The Obermann Interdisciplinary Research Grants (IDRG) foster collaborative scholarship and creative work by offering recipients time and space to exchange new ideas leading to invention, creation, and publication. For the first time in 2015, groups could choose between two- and four-week residencies. Four groups were in residence during the summer of 2015.
Linked Reading: A New Scalable Model for the Digital Humanities
David Eichmann (School of Library & Information Science, UI)
Blaine Greteman (English, CLAS, UI)
James Lee (English, Grinnell College)
This trio was the first group to be funded by an Iowa Digital Bridges Collaborative Grant, part of the Andrew W. Mellon-funded program Digital Bridges for Humanistic Inquiry. The group’s goal was to link two separate database websites—Greteman and Eichmann’s Shakeospeare database and Lee’s Global Renaissance Project—and thus greatly build the capacity of both. Shakeospeare includes metadata about the makers and sellers of nearly 500,000 books from a 300-year period; the Global Renaissance Project includes the full texts of 25,000 early modern books.
At the heart of their project, “Linked Reading: A New Scalable Model for the Digital Humanities,” is a desire to see how such large datasets can be combined to answer a host of questions about the history of published literary texts, including the impact of those who printed, sold, and circulated these materials. During their residency at Obermann, Greteman and Lee, both Shakespeare scholars, worked on a paper about Othello as a test case. Could they garner a new understanding of the play by unifying their datasets, and what technical bumps would they hit along the way? The site they created from the merging is now live: Linked Reading: Big Data Histories. To learn more about their work, read our feature article, “Beyond the Shiny New Toy—Next Frontier for Digital Humanities.”
Media Literacy Education and the Challenge of Promoting Critical Consumption of News
Melissa Tully (School of Journalism & Mass Communication, CLAS, UI)
Emily Vraga (Communication, George Mason University)
How can media literacy be taught and encouraged within media consumption itself? Vraga and Tully worked from the premise that news media literacy encourages citizens to understand both the role of the press in a democratic society and their own responsibilities to be critical consumers of news content. The two scholars developed four PSA videos, which they tested with college students on two campuses. By placing the PSAs as short ads at the beginning of actual YouTube video clips, they gained insight into the effectiveness of news media literacy messages that are embedded in other media.
Since their summer residency, Vraga and Tully have presented a paper on their preliminary findings at the 2016 Southern Political Science Association’s annual conference and submitted a paper to the Association for Education in Journalism and Mass Communication’s annual conference. In addition, they published an article about their research in the Journal of Media Literacy Education.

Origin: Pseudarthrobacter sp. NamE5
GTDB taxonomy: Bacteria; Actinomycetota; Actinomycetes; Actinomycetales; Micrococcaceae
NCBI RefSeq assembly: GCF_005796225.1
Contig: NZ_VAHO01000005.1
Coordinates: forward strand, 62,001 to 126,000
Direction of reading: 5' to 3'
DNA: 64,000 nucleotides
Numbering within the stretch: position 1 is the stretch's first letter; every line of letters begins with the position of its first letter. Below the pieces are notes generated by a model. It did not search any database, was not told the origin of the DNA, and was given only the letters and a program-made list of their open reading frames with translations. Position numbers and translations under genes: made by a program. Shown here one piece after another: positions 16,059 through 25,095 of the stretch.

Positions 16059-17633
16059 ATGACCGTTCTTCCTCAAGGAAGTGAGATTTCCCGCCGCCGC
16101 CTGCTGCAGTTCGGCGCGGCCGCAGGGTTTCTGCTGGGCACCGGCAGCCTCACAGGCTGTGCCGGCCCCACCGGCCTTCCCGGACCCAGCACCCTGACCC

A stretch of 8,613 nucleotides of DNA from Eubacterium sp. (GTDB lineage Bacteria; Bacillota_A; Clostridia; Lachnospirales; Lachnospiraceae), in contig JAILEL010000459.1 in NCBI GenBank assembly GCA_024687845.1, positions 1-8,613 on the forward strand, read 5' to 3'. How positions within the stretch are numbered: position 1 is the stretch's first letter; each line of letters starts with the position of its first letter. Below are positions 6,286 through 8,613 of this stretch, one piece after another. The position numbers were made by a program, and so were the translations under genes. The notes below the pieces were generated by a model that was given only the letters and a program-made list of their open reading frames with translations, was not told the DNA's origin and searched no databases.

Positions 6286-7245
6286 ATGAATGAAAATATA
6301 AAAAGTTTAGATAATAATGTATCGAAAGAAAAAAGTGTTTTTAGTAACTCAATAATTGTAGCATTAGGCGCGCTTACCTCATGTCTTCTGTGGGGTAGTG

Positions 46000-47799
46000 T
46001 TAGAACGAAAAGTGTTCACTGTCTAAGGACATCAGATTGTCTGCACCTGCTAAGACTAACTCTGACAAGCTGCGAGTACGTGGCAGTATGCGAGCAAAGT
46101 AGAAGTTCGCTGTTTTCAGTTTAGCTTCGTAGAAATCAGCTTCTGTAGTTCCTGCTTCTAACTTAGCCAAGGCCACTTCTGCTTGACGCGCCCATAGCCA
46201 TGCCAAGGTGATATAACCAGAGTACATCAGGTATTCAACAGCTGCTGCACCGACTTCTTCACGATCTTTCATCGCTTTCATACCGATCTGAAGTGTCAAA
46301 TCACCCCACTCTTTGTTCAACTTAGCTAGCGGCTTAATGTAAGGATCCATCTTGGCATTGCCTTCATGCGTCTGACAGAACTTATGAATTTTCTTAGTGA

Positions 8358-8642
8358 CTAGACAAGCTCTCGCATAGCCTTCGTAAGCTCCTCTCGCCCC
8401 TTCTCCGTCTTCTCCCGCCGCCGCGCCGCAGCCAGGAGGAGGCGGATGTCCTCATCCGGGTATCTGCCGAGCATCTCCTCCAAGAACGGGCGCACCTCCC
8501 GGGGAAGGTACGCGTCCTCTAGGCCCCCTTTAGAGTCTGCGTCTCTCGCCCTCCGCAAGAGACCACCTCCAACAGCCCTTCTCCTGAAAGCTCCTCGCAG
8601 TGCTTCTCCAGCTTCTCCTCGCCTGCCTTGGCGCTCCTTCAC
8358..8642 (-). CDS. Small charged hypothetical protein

Developing the Terra Biblica and BAM (Big Ancient Mediterranean) Online Resources
Sarah Bond (Classics, CLAS, UI)
Paul Dilley (Religious Studies and Classics, CLAS, UI)
Ryan Horne (History, University of North Carolina)
This group developed the technical framework and project workflow for BAM (Big Ancient Mediterranean), an information portal containing open-access tools and online resources that helps scholars around the world study the development of ancient social groups over multiple centuries. During their residency, Bond, Dilley, and Horne focused on Terra Biblica, a tool for the geospatial analysis/plot-mapping of biblical and related literature.
In addition to launching a beta version of the site and leading a virtual tour of the site for the Oxford Patristics Studies Conference (August 2015), the group also submitted an article for a special journal issue on Digital Classics and began planning for a major conference on BAM (the 2016 Obermann Summer Seminar).
“The two weeks of intensive collaboration at Obermann made possible through the IDRG were instrumental in launching our site,” says Paul Dilley. “Even though our work is digital, there’s no substitute for sitting down at the table together, with or without laptops, and brainstorming about the project.”
Detroit Dreams: Economic Decline, Corrosive Community, and the Future of African Americans in the Post-Industrial City
Yvonne Shirley (Filmmaker, Brooklyn, New York)
Jessica Welburn (Sociology and African American Studies, CLAS, UI)
Shirley and Welburn, inspired by Detroiters’ resiliency in the face of significant obstacles, produced a documentary film that investigates how working-class and middle-class African Americans in Detroit navigate the city’s collapsed infrastructure.
Detroit once provided African Americans with the opportunity to pursue the American Dream. Many African Americans moved to Detroit during the early- and mid-twentieth century for auto industry jobs, a pathway to middle-class security. But when deindustrialization caused jobs to evaporate, African Americans’ chances for upward mobility in that city stalled. High unemployment rates, high poverty rates, high crime rates, and high levels of blight plunged Detroit into post-industrial decline. Despite these obstacles, the city remains an important place for African Americans—80 percent of the city’s population—who work daily to survive.